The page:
Trade dispute between Trump, China grows as markets tumble

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"We don't have a trade war, we've lost the trade war", Trump said in a radio interview with NY radio show, 77 WABC's "Bernie & Sid" early yesterday.

Earlier Friday, President Donald Trump continued to protest China's trade practices after threatening China on Thursday with increased tariffs on $100 billion worth of additional goods. China ran a $375 billion goods trade surplus with the United States in 2017.

Brady says a trade war with China could hurt Republicans, taking focus away from the tax cuts ahead of the mid-term elections, and there could be other consequences.

Financial markets, roiled for days by the trade fight and Trump's management of it, whipsawed again on the new threat.

When the European Union was trying earlier this year to avoid US tariffs, its leaders threatened to strike back by targeting American products including cranberries, orange juice, whiskey and tobacco. "The WTO is unfair to U.S".

They must end unfair trade, take down barriers and charge only Reciprocal Tariffs.

China will hit back with comprehensive counter measures if U.S. continues its unilateral, protectionist practices, a spokesperson with the Ministry of Commerce said.

Trump's surprise move Thursday to instruct the USA trade representative to consider the additional tariffs came a day after Beijing announced plans to tax $50 billion United States in American products, including soybeans and small aircraft, in response to a USA move this week to slap tariffs on $50 billion in Chinese imports. Last year, the US bought $500 billion in Chinese goods and sent $130 billion in exports to China.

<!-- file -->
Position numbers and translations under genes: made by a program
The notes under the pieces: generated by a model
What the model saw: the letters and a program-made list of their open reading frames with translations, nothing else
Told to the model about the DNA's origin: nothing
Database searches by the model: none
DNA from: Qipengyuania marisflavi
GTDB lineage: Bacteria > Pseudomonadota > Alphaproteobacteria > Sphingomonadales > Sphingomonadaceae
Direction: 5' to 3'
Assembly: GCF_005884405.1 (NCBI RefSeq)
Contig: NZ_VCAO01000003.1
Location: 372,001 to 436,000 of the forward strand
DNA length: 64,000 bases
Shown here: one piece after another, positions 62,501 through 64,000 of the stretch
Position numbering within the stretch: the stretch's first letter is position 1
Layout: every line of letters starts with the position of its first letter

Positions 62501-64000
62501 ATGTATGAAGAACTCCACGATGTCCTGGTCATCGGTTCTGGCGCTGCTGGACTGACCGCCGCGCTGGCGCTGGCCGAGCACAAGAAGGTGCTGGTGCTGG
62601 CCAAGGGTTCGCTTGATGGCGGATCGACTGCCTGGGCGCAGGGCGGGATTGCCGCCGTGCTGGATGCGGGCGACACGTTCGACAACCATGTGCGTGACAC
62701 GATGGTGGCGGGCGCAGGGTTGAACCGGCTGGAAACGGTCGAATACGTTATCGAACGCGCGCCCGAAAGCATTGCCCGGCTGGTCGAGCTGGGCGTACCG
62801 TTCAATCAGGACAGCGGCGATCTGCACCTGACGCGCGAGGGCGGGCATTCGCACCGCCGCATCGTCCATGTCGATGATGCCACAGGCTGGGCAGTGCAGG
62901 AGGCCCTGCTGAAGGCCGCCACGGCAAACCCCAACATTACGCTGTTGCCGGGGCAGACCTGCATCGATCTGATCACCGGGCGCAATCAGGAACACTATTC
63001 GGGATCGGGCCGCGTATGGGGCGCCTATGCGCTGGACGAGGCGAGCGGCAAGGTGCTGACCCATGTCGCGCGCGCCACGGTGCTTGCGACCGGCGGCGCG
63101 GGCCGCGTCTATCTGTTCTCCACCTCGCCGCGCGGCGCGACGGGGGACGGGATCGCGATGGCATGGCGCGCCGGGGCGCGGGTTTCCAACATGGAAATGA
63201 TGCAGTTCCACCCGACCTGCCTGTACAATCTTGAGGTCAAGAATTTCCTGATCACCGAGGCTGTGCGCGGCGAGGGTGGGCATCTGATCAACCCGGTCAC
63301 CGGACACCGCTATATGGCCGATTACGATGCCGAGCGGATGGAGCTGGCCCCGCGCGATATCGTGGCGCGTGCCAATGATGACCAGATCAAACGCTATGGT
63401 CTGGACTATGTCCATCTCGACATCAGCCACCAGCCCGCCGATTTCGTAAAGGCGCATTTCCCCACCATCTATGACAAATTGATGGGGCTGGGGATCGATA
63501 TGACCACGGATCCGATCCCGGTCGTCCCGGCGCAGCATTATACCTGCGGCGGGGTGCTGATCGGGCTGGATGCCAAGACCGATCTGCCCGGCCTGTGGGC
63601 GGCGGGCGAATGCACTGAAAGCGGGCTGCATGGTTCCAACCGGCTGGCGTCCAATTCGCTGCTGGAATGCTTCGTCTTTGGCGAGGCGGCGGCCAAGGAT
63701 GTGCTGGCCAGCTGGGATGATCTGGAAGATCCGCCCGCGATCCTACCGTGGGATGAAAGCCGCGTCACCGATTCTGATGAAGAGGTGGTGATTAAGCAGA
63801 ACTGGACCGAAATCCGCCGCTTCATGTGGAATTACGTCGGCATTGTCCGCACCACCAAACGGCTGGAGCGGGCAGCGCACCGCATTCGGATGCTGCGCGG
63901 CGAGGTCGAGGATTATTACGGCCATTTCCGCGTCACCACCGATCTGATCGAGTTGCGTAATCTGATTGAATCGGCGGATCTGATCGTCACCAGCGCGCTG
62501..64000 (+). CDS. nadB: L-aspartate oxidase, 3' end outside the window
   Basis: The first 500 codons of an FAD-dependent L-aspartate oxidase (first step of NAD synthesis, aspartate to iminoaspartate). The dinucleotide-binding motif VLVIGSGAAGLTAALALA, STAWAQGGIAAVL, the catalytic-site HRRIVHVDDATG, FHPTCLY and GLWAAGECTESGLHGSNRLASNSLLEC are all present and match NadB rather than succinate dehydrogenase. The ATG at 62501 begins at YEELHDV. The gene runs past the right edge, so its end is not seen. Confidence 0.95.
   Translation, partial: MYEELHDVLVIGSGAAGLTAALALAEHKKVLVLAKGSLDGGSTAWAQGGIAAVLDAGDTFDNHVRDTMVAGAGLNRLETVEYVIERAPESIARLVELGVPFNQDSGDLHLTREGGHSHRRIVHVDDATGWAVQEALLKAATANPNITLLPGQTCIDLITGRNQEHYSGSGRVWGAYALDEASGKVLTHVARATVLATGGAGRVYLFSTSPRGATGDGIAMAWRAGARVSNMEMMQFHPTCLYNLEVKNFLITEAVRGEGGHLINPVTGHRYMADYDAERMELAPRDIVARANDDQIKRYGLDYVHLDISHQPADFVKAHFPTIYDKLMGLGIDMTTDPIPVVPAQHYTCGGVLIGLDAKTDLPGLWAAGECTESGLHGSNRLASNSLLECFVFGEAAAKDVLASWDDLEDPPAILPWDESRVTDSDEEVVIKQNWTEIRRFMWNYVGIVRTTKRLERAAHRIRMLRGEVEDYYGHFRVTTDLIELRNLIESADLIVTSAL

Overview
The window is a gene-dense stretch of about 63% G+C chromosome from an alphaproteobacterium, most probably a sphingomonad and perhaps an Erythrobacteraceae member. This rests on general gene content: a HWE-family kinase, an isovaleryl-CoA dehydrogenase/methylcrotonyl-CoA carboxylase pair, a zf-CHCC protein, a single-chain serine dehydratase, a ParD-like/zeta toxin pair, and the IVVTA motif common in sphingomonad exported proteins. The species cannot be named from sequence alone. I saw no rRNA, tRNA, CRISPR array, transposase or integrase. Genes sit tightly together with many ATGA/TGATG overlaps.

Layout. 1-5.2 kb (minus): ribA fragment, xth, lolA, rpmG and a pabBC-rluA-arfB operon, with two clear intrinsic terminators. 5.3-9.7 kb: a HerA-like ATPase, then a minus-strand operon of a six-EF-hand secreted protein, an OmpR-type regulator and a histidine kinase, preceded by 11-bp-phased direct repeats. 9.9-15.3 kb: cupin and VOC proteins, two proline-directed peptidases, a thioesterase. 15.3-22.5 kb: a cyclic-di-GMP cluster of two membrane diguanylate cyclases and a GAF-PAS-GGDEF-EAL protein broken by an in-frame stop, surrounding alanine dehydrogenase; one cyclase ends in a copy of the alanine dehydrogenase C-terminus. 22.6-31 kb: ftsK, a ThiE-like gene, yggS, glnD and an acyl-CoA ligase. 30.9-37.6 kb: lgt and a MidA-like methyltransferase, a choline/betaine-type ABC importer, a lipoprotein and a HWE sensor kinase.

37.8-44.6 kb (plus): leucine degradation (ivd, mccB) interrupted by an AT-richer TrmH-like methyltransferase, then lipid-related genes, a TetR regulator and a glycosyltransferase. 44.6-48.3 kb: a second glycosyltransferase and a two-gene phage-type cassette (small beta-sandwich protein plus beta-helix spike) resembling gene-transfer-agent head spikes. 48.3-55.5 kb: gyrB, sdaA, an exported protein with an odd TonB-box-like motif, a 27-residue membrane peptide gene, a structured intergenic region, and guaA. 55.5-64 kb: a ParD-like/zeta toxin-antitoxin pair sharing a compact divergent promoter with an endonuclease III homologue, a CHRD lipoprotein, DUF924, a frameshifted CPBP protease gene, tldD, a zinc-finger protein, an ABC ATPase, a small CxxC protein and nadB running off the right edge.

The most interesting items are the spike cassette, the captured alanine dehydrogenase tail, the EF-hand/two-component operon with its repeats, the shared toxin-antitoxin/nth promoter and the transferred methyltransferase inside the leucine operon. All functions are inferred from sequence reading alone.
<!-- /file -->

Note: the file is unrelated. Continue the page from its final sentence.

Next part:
Trump's surprise directive Thursday came a day after Beijing announced plans to tax $50 billion in American products, including soybeans and small aircraft, in response to a USA move this week to slap tariffs on $50 billion in Chinese imports. In a statement, he announces the US Trade Representative has determined that China "has repeatedly engaged in practices to unfairly obtain America's intellectual property".

Lighthizer echoed Trump's response to Beijing's retaliation and voiced his support for additional tariffs, calling the measure "appropriate", according to Politico.

Chinese officials this week also said they were eager to negotiate.

"I'm not saying there's not going to be any pain", he told WABC radio in NY, but "we're going to be much stronger for it".

China's Commerce Ministry spokesman, Gao Feng, on Friday called the punitive steps by the United States as "extremely mistaken", threatened a "fierce counter strike" and said no negotiations were likely in the current circumstances.

Here is an overview of the main products targeted in the escalating trade duel between the world's two top economies.

Trump earlier this week proposed tariffs on $50 billion in goods, raising the potential total to more than $150 billion.

"We can't simply just take, 'Don't worry we'll stop, ' as an acceptable outcome any more", said the official, who could not be named due to the sensitivity of the issue. Or it could raise USA interest rates by selling Treasury bonds or buying fewer of them.

This is of course why the Chinese chose to place a tariff on USA soybeans in the first place. He warned that talks "could be complex and various factors such as [intellectual property] and technology will linger beyond a single trade dispute".

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